Kurds in France and Europe pay tribute to Paris shooting dead


Thousands of members of the Kurdish community from France and other European countries gathered in Villiers-le-Bel, in the Paris region, on Tuesday for the highly political funeral of the three Kurds killed before Christmas in a racist shooting in full heart of Paris.

At midday, the remains of Abdurrahman Kizil, Mir Perwer, a Kurdish political refugee singer, and Emine Kara, leader of the Kurdish Women's Movement in France, pushed through a dense crowd to enter a rented village hall for the occasion.

Wrapped in the flags of the Kurdistan Workers' Party (PKK) and Rojava, a Kurdish territory in Syria, the coffins entered framed by a guard of honour, greeted with tears and cries of "martyrs are eternal!" ".

Many Kurds refuse to believe the version of a sniper with racist motivations and denounce a “terrorist” act, implicating Turkey.

This killing revives the memory of the triple assassination, ten years ago almost to the day, of three Kurdish activists, already in the same district of Paris, a case in which the intelligence services of Ankara are suspected.

Unable to enter the room where the bodies are exposed in the middle of funeral wreaths under a portrait of Abdullah Öcalan, the historic leader of the PKK imprisoned in Turkey, thousands of people followed the ceremony on giant screens installed in a parking lot.

[HEADLINE AT 12H] From France and even from Europe, thousands of members of the Kurdish community converge on Villiers-le-Bel (Val-d'Oise) for the funeral of the three Kurds killed before Christmas in a shooting at racist character in the heart of Paris #AFP 1/5 pic.twitter.com/3MJO7Oc8io

- Agence France-Presse (@afpfr) -


"We're here because it's our duty, it's a fight that our parents fought for many years and that we must continue," Celik, a 30-year-old woman who has never had a child, told AFP. did not want his surname to be cited for security reasons.

“We have the impression that they are doing everything to crush us, whether here or in Turkey”, regretted this resident of Villiers-le-Bel, about fifteen kilometers north of Paris, who came to the funeral with family. .

Series of events 

Kurds traveled from all over France and even from European countries to attend these funerals, coming with buses specially chartered by the community. The organizers have set up a large security service, in addition to the security forces deployed outside.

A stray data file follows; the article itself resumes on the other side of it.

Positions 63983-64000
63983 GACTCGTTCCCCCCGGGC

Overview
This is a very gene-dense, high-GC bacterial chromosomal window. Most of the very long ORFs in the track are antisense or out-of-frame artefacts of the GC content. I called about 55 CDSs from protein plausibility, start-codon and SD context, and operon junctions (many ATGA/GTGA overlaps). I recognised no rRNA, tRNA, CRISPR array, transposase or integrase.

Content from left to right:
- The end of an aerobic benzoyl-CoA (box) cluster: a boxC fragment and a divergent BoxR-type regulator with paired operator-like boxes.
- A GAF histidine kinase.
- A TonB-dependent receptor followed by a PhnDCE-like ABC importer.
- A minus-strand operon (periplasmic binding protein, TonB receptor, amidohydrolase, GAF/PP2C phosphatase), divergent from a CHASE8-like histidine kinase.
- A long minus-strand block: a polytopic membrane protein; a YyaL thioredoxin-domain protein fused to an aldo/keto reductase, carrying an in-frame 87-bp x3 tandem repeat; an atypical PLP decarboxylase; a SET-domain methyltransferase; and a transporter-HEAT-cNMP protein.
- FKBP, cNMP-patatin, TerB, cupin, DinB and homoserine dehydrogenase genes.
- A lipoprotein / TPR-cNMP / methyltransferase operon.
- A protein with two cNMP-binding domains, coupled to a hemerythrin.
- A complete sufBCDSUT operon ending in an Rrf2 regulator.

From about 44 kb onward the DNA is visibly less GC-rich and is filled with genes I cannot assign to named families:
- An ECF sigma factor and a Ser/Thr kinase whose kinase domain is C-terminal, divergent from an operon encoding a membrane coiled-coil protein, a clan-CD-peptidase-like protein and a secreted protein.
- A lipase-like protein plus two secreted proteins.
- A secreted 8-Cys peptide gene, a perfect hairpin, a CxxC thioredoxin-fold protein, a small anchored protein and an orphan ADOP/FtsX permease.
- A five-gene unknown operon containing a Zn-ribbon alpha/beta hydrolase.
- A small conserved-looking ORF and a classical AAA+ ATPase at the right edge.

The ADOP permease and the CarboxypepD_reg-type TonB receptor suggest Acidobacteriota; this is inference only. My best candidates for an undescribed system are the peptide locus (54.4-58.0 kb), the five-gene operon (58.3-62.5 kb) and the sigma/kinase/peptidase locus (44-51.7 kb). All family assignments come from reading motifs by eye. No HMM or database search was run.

The three deceased were shot dead on December 23 in front of the Ahmet-Kaya cultural center on rue d'Enghien in Paris. The shooter, William Malet, was disarmed and arrested shortly after.

Before the investigators, the 69-year-old man, already known to the courts for acts of violence and who had just come out of pre-trial detention for another case, expressed a "pathological hatred of foreigners" and said he wanted "Murder of migrants", according to the Paris prosecutor's office.

Indicted on December 26 for murder and attempted murder on the grounds of race, ethnicity, nation or religion, this retired train driver was imprisoned in the process.

In this same place of Villiers-le-Bel, chosen because of the presence of a large Kurdish community in the Val-d'Oise department and its ease of access, the funerals of the three activists had already been held. Kurds linked to the PKK and shot dead inside the Kurdistan Information Center in January 2013.

The suspect of this triple assassination, a Turkish national suspected of having acted in connection with the intelligence services of Ankara, died of cancer in detention in 2016, before his appearance before the assizes.

A white march will also be held on Wednesday rue d'Enghien on the scene of the tragedy at the end of December. And a "great march" of the Kurdish community, initially planned for the tenth anniversary of the death of PKK militants, will leave Saturday from the Gare du Nord in Paris.

The Editorial Board (with AFP)

Image credit: Shutterstock / EricBery

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